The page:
The first few rows of Pascal's Triangle are as follows:

1Row 01 1Row 11 2 1Row 21 3 3 1Row 31 4 6 4 1Row 41 5 10 10 5 1Row 51 6 15 20 15 6 1Row 61 7 21 35 35 21 7 1Row 71 8 28 56 70 56 28 8 1Row 8. . .

This triangle is named after Blaise Pascal, who wrote Treatise on the Arithmetical Triangle in 1653. While Pascal was not the first person to discover this binomial triangle (the Persians and Chinese had used it centuries ago, and even in Europe Tartaglia had mentioned this triangle in his General Trattato), Pascal was the first to discover many of the triangle's interesting properties. Each number in Pascal's triangle is the sum of the (usually two) numbers directly above it. Some of the interesting properties of Pascal's triangle are as follows:

- The sum of the numbers in row n is 2
^{ n}. - The first diagonal is occupied by 1's.
- The second diagonal is occupied by the natural numbers (1, 2, 3, 4, etc.).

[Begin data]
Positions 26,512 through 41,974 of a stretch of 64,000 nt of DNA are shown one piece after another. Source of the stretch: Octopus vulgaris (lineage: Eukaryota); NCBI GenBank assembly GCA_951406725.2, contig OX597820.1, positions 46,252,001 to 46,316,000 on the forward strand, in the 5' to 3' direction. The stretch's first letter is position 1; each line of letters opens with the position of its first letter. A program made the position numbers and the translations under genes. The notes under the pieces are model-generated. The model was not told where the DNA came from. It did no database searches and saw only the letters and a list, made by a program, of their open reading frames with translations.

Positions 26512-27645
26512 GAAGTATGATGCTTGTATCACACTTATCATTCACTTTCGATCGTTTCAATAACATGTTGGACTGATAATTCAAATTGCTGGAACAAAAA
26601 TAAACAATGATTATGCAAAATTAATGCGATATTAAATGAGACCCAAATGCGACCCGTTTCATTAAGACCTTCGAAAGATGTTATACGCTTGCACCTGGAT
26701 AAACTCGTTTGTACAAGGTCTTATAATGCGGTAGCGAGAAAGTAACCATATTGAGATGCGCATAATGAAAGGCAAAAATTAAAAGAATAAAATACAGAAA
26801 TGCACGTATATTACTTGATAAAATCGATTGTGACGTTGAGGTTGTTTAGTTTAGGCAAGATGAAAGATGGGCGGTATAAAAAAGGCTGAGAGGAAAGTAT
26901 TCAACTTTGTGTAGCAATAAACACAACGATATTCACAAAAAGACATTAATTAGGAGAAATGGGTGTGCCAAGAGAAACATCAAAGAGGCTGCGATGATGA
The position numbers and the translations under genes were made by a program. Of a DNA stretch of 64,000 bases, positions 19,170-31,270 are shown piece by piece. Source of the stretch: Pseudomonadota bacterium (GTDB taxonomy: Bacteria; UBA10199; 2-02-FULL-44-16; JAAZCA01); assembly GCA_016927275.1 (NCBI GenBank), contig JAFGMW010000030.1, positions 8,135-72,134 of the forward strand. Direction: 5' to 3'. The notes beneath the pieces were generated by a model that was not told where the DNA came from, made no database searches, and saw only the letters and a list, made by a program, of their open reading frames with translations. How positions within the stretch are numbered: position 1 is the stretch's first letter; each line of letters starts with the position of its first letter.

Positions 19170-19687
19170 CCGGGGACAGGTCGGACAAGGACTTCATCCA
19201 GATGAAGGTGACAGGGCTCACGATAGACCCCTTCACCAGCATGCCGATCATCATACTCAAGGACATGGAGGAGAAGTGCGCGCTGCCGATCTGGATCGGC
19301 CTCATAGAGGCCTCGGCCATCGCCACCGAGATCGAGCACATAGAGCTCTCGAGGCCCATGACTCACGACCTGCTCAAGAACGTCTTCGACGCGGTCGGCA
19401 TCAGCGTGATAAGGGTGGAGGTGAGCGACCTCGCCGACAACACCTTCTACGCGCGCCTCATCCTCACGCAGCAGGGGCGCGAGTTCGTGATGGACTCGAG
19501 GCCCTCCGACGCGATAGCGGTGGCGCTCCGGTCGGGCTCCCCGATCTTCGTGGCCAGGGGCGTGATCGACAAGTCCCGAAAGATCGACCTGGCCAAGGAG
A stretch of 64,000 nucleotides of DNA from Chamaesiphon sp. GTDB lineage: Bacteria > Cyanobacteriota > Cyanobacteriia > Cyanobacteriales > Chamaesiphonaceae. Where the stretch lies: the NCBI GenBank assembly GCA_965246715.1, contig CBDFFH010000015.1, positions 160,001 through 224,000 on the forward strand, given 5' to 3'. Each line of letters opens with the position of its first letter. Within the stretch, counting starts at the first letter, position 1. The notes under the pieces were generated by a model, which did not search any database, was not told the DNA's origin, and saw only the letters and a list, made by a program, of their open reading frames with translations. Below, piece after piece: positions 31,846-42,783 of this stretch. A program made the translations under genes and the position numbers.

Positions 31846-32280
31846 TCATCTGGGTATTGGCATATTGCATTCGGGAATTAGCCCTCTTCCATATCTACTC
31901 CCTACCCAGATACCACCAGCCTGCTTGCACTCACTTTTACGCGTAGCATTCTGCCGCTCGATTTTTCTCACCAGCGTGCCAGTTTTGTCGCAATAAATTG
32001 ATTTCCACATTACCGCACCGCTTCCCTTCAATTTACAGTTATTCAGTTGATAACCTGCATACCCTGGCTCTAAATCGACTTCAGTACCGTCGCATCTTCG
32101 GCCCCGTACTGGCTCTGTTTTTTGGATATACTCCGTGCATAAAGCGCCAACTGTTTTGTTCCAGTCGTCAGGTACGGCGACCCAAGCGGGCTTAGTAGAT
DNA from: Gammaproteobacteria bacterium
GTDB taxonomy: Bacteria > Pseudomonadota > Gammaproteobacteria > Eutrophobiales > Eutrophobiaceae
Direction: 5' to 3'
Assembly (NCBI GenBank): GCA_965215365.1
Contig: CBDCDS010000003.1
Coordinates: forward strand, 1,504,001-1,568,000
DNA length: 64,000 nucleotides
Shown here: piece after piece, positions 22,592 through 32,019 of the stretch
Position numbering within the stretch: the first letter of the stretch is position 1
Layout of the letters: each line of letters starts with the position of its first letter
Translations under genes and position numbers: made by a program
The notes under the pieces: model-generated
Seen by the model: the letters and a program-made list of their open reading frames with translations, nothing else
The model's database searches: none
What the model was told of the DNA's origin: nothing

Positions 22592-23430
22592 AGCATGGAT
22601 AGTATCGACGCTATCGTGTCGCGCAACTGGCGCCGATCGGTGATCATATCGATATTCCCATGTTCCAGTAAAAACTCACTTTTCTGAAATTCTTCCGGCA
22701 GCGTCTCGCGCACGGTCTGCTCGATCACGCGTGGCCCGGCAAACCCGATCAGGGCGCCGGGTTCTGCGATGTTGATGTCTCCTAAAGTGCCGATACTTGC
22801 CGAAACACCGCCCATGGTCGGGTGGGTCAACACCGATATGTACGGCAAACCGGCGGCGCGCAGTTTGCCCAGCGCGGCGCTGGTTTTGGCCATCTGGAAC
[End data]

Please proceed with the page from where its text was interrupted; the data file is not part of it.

- The third diagonal is occupied by triangular numbers (1, 3, 6, etc.).
- The fourth diagonal contains tetrahedral numbers.
- The
`r`^{th}number in the`n`^{th}row is equal to`n`C`r`(where C is the combination operator). - Interesting patterns can be formed by
looking at the remainders after dividing
each number by a given number. There are some shortcuts that can be
employed here - one doesn't have to calculate all of the numbers in
a certain section of the triangle. For example, Lucas' theorem states
that, to determine whether the number in the
`k`^{th}column of the`n`^{th}row of Pascal's triangle is even or odd, convert`n`and`k`to base 2. The number is even unless every binary digit of`k`is less than or equal to the corresponding binary digit of`n`. - Fibonacci numbers can be extracted from the triangle (see the Fibonacci numbers page for more information).

If you're looking for worksheets on Pascal's Triangle, I have a Pascal's Triangle Worksheet available.